1st Special Forces Group (Airborne) Tests New Prototype Glider

YUMA PROVING GROUND, Ariz. – In February 2023, 1st Special Forces Group (Airborne) successfully tested a new unmanned aerial delivery platform, the GD-2000 glider (glider disposable 2000 lbs.). This glider is an alternative to the current means of supply delivery into diverse environments. Implementation of the glider will result in enhanced capabilities of the Special Forces detachments deployed through varied, and often restrictive, terrain.

Timely and accurate resupply is imperative to the success of combat operations.

This success does not only lie with the operators on the ground but also with utilizing emerging technology. The GD-2000 is a glider platform that Special Operation Forces innovators hope will revolutionize aerial delivery to Green Berets in the field.

“It’s an autonomous aircraft that carries 1,500 pounds of payload,” said Chip Yates, CEO of Yates Electrospace, and the creator of the glider.
“It flies for 15 minutes, flares and lands where you want it,” he continued.

Traditional supply delivery systems can be more cumbersome and more detectable by the enemy when compared with the glider. It was birthed out of a request from the U.S. Marine Corps as an alternative to the Joint Precision Air Drop System (JPADS). JPADS tend to be both larger in size and have limited ability to maneuver through the air, making them less accurate, especially over long distances or in high-wind conditions.

“What this glider does is give us a much greater [travel distance] and a much greater glide ratio into a target,” said a Special Forces detachment commander, whose team tested the glider.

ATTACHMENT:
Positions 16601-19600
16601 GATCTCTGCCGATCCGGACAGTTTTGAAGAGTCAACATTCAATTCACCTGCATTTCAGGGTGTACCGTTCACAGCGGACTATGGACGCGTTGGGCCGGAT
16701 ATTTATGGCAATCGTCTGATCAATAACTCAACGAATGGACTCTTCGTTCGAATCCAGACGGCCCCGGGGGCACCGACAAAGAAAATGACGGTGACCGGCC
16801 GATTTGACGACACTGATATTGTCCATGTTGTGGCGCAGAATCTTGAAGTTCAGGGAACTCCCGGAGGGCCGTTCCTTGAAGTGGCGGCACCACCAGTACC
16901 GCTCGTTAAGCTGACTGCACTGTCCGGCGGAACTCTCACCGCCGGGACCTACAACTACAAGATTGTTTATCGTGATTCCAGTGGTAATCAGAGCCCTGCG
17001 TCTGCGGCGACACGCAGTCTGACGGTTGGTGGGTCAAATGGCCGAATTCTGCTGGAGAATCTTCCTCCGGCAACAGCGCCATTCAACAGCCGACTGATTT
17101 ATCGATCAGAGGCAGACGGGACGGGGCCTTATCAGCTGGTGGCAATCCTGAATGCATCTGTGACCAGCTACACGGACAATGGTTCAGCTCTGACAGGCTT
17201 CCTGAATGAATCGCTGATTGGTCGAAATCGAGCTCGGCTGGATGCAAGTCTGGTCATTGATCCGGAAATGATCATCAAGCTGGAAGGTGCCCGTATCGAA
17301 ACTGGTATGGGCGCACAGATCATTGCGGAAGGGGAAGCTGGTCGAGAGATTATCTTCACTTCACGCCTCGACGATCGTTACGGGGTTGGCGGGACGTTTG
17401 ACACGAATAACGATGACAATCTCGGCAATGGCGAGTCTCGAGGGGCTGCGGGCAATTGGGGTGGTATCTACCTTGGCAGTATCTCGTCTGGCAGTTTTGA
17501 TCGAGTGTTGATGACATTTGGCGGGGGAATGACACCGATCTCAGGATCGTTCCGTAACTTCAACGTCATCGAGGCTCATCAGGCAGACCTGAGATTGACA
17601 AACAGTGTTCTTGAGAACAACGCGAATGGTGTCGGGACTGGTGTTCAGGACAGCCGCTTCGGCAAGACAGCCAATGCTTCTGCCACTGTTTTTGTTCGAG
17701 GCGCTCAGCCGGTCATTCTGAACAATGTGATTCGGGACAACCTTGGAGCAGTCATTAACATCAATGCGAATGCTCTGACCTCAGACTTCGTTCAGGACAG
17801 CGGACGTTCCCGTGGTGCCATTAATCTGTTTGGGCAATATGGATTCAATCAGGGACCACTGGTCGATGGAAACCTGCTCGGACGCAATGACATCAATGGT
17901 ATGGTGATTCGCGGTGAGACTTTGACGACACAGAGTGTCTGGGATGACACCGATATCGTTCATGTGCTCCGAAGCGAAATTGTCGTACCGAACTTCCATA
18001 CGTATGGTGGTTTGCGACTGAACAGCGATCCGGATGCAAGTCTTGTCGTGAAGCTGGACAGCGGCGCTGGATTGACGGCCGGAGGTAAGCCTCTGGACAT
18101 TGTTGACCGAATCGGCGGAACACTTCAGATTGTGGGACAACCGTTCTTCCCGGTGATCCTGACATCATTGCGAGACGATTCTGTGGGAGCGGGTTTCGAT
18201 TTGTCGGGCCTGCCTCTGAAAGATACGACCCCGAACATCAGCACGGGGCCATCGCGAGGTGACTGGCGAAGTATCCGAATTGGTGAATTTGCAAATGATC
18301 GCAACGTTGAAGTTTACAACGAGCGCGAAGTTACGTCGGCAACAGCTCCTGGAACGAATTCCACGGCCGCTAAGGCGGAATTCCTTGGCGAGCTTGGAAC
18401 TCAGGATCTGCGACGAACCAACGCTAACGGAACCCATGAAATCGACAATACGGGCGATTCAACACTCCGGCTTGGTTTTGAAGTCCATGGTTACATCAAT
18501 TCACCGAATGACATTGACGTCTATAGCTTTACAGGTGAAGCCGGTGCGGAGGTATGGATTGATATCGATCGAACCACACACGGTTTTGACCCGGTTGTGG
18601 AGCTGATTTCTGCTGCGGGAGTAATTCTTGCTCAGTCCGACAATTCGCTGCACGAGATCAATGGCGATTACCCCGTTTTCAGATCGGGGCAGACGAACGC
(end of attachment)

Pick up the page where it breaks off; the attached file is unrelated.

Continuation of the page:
The GD-2000 is a small aircraft designed to land at a precise location while being released from a greater distance than traditional supply drops. The glider can travel up to 40 miles once released and is completely disposable once on the ground, allowing it to be left in denied or contested territory without compromising the security of the Soldiers receiving the supplies or the technologies or techniques employed by the U.S. military.

“If we are able to get [the glider] up to 40,000 feet we’re looking at [travel distances] in excess of 25 to 30 miles. That’s a pretty unique capability and not matched by anything we currently have,” the commander said.

This would also allow for aerial delivery to remote islands that require a greater level of precision to reliably reach their destination. With some modifications, the designer of the glider claims it can also land and be recovered in a maritime environment, further enhancing resupply capabilities to the sort of small islands often found in the Indo-Pacific.

During the testing, the GD-2000 carried a 1,000-pound payload and was airdropped from a C-27J plane. During several drops, the glider landed within 30 meters of its intended target at Yuma Proving Grounds, Arizona. The hull of the aircraft was still intact and protected the cargo inside.

“[The glider] gives us the ability to drop this from a plane outside of controlled airspace into international air space and fly resupply in from an unmanned autonomous craft. It’s a huge enhancement to the mission” the commander said.